Reporter Mr. Bones: “How did you find economic conditions in Europe?”
Charles Foster Kane: “How did I find economic conditions in Europe, Mr. Bones? With great difficulty.”
–“Citizen Kane”, 1941
Somewhat lost in the maelstrom of news about the Washington D.C. schools and its attempt to tie teacher jobs/pay to student performance has been any description about how the system, “IMPACT”, actually works.
This is understandable as it is much easier to simply focus on “241 teachers lose jobs in D.C.”, and, besides, not everyone is a teacher and/or cares about the minutiae of details concerning the system that has led to all this brouhaha and teacher firings.
But as this is supposedly an “education blog”, it is perhaps incumbent that we step deep into the edu-buzzword-infested muck and start to answer a question a few of us might have. Namely: How does it work?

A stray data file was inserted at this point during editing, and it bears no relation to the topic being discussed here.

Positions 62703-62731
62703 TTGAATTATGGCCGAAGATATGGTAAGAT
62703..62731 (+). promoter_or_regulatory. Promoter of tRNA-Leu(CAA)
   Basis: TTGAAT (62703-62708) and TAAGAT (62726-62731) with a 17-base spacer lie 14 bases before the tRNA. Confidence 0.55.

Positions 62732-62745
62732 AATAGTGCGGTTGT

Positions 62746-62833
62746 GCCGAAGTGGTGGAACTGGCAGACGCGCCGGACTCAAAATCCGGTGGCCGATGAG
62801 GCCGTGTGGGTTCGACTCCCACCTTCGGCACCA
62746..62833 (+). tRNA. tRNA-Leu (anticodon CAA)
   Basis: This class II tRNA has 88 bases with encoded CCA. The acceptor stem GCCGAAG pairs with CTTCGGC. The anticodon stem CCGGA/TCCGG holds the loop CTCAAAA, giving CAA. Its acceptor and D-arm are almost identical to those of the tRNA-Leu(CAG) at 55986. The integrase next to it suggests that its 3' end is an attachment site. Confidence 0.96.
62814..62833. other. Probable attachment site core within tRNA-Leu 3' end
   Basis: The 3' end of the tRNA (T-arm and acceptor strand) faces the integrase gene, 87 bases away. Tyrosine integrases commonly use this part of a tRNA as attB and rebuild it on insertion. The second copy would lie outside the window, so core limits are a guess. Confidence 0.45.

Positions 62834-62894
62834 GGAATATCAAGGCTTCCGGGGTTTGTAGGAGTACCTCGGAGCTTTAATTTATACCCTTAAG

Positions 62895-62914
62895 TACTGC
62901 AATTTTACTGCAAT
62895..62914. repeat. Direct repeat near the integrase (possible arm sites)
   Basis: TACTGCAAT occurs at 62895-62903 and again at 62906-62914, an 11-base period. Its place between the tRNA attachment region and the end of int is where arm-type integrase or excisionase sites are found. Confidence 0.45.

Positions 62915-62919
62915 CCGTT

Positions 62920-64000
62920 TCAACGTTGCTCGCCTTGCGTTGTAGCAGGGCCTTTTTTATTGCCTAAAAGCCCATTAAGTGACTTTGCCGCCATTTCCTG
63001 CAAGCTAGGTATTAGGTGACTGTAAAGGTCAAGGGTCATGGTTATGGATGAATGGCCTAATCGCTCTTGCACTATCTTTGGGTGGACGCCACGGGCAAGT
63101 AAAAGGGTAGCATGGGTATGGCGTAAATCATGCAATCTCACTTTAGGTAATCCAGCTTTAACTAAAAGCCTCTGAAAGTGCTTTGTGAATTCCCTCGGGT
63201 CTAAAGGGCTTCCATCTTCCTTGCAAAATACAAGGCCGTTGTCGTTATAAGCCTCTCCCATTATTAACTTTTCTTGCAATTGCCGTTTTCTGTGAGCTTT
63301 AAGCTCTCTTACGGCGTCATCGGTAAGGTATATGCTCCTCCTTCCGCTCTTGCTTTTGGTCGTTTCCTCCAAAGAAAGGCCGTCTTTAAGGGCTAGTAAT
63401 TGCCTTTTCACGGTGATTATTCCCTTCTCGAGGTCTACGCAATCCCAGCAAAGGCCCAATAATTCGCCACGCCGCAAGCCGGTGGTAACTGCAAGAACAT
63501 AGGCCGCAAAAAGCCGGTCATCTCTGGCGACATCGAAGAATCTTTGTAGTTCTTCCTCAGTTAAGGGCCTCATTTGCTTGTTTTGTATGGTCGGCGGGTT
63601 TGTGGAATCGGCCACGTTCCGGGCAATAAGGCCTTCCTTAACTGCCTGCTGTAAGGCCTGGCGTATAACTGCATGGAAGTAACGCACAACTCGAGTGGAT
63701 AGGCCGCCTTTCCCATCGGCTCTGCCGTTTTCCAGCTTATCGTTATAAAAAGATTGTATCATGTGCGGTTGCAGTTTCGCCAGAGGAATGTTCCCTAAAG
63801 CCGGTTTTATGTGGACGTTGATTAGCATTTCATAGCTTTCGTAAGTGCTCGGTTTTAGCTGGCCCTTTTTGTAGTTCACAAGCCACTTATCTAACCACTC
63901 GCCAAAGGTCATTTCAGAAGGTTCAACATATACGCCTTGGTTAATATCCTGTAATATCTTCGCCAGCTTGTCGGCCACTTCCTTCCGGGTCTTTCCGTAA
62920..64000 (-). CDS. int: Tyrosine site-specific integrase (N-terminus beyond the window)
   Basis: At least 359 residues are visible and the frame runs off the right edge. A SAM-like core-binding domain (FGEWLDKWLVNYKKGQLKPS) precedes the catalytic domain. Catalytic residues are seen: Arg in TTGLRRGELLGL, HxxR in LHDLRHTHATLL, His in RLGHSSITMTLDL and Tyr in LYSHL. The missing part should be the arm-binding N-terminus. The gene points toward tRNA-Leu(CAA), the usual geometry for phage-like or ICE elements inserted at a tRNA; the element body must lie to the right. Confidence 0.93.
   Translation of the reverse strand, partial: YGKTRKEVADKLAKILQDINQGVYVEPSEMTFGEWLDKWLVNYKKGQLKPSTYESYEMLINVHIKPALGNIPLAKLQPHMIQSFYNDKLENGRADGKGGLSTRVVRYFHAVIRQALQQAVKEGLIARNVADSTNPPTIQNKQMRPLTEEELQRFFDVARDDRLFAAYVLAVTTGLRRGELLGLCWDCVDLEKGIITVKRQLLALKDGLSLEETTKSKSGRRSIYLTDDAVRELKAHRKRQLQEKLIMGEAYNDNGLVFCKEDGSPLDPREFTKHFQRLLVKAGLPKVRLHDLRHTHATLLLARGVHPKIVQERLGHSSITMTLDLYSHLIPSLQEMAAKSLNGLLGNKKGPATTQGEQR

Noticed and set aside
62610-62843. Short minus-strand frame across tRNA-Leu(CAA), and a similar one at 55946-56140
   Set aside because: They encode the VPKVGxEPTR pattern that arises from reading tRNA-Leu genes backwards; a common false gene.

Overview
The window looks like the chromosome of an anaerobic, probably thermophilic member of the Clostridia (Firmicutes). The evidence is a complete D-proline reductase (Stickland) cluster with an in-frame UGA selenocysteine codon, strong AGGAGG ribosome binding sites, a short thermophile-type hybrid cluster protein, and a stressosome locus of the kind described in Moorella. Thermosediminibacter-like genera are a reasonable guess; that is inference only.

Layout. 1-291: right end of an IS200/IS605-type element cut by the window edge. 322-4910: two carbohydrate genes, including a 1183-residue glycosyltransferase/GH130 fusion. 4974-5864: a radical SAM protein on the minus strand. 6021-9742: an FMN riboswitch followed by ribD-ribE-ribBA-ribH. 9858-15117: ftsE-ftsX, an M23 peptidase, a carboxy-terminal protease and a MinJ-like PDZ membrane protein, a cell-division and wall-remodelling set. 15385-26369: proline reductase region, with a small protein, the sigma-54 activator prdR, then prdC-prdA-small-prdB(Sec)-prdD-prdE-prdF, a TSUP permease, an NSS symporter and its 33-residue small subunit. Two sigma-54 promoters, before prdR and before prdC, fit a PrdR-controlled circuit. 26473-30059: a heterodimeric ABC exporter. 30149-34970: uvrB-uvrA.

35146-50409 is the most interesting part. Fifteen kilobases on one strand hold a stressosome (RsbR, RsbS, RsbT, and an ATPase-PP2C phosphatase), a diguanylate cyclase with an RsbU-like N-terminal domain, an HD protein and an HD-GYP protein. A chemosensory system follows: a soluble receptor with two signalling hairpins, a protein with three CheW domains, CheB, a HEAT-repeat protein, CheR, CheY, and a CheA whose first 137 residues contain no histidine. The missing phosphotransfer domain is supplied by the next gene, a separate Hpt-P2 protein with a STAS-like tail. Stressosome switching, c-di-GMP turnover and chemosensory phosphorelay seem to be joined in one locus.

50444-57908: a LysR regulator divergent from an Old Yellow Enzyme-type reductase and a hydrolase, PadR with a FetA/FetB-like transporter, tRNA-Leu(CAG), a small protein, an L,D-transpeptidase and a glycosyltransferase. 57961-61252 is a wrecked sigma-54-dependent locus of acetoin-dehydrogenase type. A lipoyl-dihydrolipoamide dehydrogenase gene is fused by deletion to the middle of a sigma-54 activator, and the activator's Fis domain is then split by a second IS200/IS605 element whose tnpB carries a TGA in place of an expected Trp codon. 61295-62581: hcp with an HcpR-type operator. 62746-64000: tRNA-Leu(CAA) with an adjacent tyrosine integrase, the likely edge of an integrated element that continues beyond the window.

I did a bit of digging around and came across a repository of buzzword-filled .pdfs that outline IMPACT, with “guidebooks” included for just about every teacher-related job description possible. Two warnings to those entering these waters:
- The intensity and density of educational jargon present in these documents could cause a K-12 teacher reading them at the end of a summer vacation to immediately quit their job and change their profession to that of “raving lunatic” (which probably pays better than most teaching jobs anyway).
- Those not familiar with the wildcat oil well of gushing edu-buzzwords present in these documents will not understand at least 80% of what is trying to be communicated. The average American would comprehend more from an issue of Le Monde or Frankfurter Allgemeine than from this stuff.
Proceed with caution. On the other hand, those who really, REALLY eat this stuff up and wouldn’t mind doing it eight hours a day can apply for a job in the rapidly growing field of hatchet-wielding teacher accountability bureaucrats.
One wonders if 95% of all new jobs in K-12 education will be those in accountability oversight and standardized test construction/scoring by 2012 or so. Well, “wonders if” isn’t the right phrase exactly. More like “can be certain” than “wonders if” to be precise.